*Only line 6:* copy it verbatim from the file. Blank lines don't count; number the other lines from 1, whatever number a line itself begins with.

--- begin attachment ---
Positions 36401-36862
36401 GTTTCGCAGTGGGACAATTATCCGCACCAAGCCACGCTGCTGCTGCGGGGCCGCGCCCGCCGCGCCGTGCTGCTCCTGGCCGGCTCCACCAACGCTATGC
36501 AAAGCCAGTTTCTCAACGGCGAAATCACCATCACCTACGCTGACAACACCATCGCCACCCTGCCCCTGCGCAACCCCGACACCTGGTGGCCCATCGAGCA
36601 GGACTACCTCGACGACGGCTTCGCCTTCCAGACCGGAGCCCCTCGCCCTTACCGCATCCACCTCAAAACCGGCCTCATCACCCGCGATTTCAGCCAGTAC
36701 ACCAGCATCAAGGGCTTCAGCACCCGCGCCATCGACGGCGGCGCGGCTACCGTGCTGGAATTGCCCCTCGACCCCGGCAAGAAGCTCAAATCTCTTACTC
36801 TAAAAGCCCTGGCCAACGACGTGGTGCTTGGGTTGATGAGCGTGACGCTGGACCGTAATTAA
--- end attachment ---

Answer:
36801 TAAAAGCCCTGGCCAACGACGTGGTGCTTGGGTTGATGAGCGTGACGCTGGACCGTAATTAA